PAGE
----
The thing that amused me was the little hinged rod thing they fastened across the door while you went up - were they afraid you might fall out?

I have to say, I never looked forward to parachuting - though it was fine once into the aircraft, because there was plenty going on to occupy one's mind.

The nicest way to parachute was from the Wessex because the minimal headroom meant you did it sitting down, shuffling into the door on your bum. I did four of those one warm day at Barry Buddon and was amazed at just how tiring it was.
Same here,I attempted to appear cool,leaning on the lip of the basket.First out was an Arab major,as he spoke english and would talk down his bretheren on the next "stick".
It was then my turn,--on the word "GO",I went,and at the same time I attempted to say "Bye"--it came out as "BYeeeeeeeeeee!"
Still enjoyed it,did as told by oppo and looked up and watched 'chute deploy,thus missing(the scary bit) terra firma rushing up to meet me.
PJI standard was "GO!--Come back!"
Would do it again in a minute,but don't know if joints/body would hack it.
 
#16
I did my BPC when one of the two balloon jumps was through the aperture. On TA training w/ends the aperture descent would be 'done' with equipment. No mean feat. Looking down from the aperture (through the floor) gave you the firm impression that you'd get wrapped up in the cable tow.

From the PJI / APJI's perspective, balloon programmes had their idiosyncracies. The command - "Up 800'..... 4 / 5 men jumping" indicated that the cable operator wound out 800 feet of cable and slowed the motor to a stop. This didn't automatically mean that the cage was at 800' AGL. DZ's such as Hankley had it's interesting moments as it lay in a bowl and the upper wind strength mean some questionably short times under a canopy before landing.

Night descents from the balloon were an acquired taste and there weren't too many folks running out of NAAFI's to get on those programmes, particularly if the 'qualifying' descents involved equipment.

PJI's / APJI's had on ocassions to simulate 'run-away balloon' procedures. This involved safely despatching all of the troops, unhooking the static lines taking care not to unhook your own which was in another part of the sliding bolt fixed point. Stowing the bags to the rear of the cage, donning your helmet and unhitching the reserve parachute from it's stowage point.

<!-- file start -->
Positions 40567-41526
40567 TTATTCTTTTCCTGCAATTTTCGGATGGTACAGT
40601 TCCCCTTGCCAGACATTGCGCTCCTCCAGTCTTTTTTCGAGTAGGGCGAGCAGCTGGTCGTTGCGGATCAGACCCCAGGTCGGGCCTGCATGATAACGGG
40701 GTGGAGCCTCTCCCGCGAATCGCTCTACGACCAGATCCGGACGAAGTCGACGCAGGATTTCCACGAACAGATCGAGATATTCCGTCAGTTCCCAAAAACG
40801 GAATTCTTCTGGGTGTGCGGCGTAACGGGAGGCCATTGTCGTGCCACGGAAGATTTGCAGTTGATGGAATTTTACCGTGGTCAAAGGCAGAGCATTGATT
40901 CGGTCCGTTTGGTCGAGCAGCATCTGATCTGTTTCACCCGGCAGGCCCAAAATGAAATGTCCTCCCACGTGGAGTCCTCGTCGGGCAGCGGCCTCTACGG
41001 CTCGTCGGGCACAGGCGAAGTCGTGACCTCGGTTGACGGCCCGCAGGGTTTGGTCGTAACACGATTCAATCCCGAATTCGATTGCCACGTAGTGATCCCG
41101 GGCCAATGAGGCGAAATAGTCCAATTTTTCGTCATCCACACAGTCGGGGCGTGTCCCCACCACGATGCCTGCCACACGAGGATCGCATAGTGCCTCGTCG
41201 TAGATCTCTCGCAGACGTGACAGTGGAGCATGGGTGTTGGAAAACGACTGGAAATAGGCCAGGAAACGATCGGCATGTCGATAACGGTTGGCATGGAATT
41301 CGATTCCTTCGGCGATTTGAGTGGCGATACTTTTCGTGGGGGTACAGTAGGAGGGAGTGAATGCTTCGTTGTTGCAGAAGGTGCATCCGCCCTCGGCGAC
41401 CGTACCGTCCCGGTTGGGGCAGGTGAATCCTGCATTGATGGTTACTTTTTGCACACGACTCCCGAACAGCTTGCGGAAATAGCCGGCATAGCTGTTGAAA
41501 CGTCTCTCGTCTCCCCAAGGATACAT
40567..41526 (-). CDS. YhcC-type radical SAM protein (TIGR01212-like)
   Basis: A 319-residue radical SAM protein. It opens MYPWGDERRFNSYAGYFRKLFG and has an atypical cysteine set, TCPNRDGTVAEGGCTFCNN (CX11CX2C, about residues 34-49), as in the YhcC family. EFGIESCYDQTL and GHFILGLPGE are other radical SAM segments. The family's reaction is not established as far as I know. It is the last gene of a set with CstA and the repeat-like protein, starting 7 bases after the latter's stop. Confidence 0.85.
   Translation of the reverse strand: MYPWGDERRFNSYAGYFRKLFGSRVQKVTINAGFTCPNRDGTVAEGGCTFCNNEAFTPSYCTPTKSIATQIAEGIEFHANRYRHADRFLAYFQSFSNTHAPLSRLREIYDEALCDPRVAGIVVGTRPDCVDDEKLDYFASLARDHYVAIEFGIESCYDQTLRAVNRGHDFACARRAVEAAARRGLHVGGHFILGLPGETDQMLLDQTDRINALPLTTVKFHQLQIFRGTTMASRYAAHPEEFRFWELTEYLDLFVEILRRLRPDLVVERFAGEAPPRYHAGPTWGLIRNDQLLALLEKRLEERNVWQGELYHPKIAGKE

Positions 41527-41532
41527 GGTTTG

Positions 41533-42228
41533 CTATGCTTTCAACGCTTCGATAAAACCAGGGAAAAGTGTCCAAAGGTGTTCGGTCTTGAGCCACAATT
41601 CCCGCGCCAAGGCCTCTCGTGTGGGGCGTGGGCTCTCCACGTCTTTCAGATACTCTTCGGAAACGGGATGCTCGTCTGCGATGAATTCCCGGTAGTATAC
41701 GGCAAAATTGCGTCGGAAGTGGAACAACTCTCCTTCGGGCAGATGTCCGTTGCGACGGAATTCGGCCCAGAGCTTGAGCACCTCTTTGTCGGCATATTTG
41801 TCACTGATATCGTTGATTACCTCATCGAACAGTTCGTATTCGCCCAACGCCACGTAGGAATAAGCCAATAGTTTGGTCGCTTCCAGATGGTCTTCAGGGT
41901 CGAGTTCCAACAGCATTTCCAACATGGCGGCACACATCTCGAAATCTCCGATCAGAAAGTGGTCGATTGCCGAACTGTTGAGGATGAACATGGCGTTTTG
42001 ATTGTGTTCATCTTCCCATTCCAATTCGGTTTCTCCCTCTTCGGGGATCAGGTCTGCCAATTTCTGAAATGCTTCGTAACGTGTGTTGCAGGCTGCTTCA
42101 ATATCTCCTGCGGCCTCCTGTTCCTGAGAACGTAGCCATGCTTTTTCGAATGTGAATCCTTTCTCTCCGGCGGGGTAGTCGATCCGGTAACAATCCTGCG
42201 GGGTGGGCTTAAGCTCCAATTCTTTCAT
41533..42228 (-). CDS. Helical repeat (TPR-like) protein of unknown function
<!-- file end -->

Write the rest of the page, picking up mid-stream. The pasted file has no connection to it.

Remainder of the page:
This is the point where things could go off script. There was a red length of rope which was required to be tugged at least 3 healthy pulls, ripping the deflation panel from it's point thus ensuring the balloon didn't float off to America. The 'tugs' were simulated, the despatcher moved to the 'door' clearing the static line behind and not caught around the base of the pack, then jumped.

I made more than a few descents in my younger days either without a reserve or not wearing a helmet, perceived capital offences to older instructors.

Remember those expressions in the cage ? - " There's a blue flag flying (door bar is dropped)......... take up the slack in your static lines........ ok No1, stand in the door.................. left hand across your reserve................ static line clear.......... in your own time.............
 
#17
I loved the balloon: relatively spacious, no chain vomiting during low level, quick and hassle-free.


Also I understand that the balloon was replaced by a small aircraft,in later years.When was this,?
Sky van. At a guess I'd have said 1996 or 1997.
 
#18
I


Remember those expressions in the cage ? - " There's a blue flag flying (door bar is dropped)......... take up the slack in your static lines........ ok No1, stand in the door.................. left hand across your reserve................ static line clear.......... in your own time.............

Oh yes!

The bit that made me chuckle for some perverse reason was being number 1 and up at 800 feet and the balloon would rock I would hold on for grim death in case I fell out!